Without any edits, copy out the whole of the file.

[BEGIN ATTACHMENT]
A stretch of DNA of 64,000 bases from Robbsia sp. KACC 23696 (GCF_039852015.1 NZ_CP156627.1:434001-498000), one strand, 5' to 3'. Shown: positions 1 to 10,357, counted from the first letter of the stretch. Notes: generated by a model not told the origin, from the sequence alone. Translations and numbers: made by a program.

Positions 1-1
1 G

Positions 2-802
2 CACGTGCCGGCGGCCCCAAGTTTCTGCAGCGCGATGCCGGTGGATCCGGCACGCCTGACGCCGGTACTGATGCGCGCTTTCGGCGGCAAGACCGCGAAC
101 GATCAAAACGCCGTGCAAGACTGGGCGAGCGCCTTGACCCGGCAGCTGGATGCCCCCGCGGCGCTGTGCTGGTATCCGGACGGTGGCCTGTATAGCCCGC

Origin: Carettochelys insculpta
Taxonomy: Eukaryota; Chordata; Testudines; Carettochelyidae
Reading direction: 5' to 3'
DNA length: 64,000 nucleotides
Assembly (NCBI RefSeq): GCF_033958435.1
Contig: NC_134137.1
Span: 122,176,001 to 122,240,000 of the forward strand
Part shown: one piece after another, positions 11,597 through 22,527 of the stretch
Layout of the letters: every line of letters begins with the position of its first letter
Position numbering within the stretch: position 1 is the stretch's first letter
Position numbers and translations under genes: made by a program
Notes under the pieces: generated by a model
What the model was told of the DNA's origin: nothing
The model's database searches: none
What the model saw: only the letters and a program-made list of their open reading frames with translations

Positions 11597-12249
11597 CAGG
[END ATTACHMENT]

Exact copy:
A stretch of DNA of 64,000 bases from Robbsia sp. KACC 23696 (GCF_039852015.1 NZ_CP156627.1:434001-498000), one strand, 5' to 3'. Shown: positions 1 to 10,357, counted from the first letter of the stretch. Notes: generated by a model not told the origin, from the sequence alone. Translations and numbers: made by a program.

Positions 1-1
1 G

Positions 2-802
2 CACGTGCCGGCGGCCCCAAGTTTCTGCAGCGCGATGCCGGTGGATCCGGCACGCCTGACGCCGGTACTGATGCGCGCTTTCGGCGGCAAGACCGCGAAC
101 GATCAAAACGCCGTGCAAGACTGGGCGAGCGCCTTGACCCGGCAGCTGGATGCCCCCGCGGCGCTGTGCTGGTATCCGGACGGTGGCCTGTATAGCCCGC

Origin: Carettochelys insculpta
Taxonomy: Eukaryota; Chordata; Testudines; Carettochelyidae
Reading direction: 5' to 3'
DNA length: 64,000 nucleotides
Assembly (NCBI RefSeq): GCF_033958435.1
Contig: NC_134137.1
Span: 122,176,001 to 122,240,000 of the forward strand
Part shown: one piece after another, positions 11,597 through 22,527 of the stretch
Layout of the letters: every line of letters begins with the position of its first letter
Position numbering within the stretch: position 1 is the stretch's first letter
Position numbers and translations under genes: made by a program
Notes under the pieces: generated by a model
What the model was told of the DNA's origin: nothing
The model's database searches: none
What the model saw: only the letters and a program-made list of their open reading frames with translations

Positions 11597-12249
11597 CAGG